Answer: Out-of-touch professors

For my undergraduate degree, I studied marketing/PR/advertising from 2007 to 2009. During this period, I followed the dramatic transition from print to digital media caused by to the recession and accelerated by the use of smartphones, the emergence of social media to mainstream prominence, and the need for web-based skills that, at the time, weren't part of the college's curriculum.

During one weekend at an advertising conference in New York, I learned more than I had during an entire year in college. And in one day at a public relations conference, I learned more than in a whole semester. Why? Practitioners in the ad and PR worlds shared current, actualized experiences that worked in reality. I walked away from both conferences feeling more knowledgeable, inspired, and aware of what was going on in the contemporary marketing industry.

I'm not discounting my college's program. In many classes, there was a heavy emphasis on volunteering and doing extracurricular work that would add to your resume. And to be fair, this was during a transformative 30-month period for all media.

In my opinion, if you're going to college to study marketing, and learning marketing is the primary factor for going to college, maybe you should rethink that. Or, at least consider changing your major to something that would complement marketing, such as social psychology, business administration, design, English, or IT. Then minor in marketing, if possible. A few courses will help you develop the foundation.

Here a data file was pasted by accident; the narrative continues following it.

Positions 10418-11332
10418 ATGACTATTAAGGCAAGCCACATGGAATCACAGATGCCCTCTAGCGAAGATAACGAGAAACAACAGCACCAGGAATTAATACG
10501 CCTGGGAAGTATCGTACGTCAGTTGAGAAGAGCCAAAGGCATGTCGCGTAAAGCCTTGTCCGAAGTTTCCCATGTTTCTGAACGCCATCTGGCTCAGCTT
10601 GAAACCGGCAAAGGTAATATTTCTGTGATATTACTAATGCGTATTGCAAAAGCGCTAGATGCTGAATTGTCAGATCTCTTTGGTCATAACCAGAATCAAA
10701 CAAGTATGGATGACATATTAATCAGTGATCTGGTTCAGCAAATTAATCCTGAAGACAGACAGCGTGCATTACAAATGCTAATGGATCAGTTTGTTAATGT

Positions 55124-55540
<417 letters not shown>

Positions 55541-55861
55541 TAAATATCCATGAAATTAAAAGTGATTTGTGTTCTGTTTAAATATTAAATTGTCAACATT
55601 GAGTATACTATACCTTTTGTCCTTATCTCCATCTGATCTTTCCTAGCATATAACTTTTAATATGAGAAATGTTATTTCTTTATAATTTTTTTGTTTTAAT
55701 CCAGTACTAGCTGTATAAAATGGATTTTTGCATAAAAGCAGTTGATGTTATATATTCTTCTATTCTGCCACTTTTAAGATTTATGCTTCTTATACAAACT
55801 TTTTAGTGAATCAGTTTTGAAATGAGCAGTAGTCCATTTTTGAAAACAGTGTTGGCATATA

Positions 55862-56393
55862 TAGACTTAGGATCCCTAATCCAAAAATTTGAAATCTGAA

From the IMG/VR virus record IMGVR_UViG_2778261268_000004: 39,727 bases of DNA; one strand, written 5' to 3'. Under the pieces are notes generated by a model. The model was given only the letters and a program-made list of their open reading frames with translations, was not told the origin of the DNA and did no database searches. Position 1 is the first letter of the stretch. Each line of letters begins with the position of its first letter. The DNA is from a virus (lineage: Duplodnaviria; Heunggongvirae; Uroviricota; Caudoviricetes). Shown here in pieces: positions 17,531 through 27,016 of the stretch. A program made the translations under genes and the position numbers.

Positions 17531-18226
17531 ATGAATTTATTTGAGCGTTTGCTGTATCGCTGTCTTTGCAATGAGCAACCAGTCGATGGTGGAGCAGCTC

Otherwise, paying $25,000+ per year is questionable it when you can self-teach for far less than the price of tuition. How? Create your own project. Find a thing that you love and learn how to sell it.

My point is illustrated by Gary Vaynerchuck, a marketer and promoter For promoters to succeed in whatever they're selling, whether it's themselves, their business, or an event, their own business, event, they have to be "out there and doing it." They have to be aware of who and what is motivating action in their ecosystem. Gary is a practitioner, and he does well at sharing practical advice and inspiration. I unabashedly follow his podcasts. which advance my knowledge faster than any of my college courses.

P.S. I once spoke with a separate, marketing-based, for-profit college, and was flabbergasted to find out they had REMOVED digital marketing from their curriculum citing a lack of demand from students. In that case, the school collected more tuition by bowing to the wishes of inexperienced students and allowing them to dictate the curriculum -- but that's a rant for another post.

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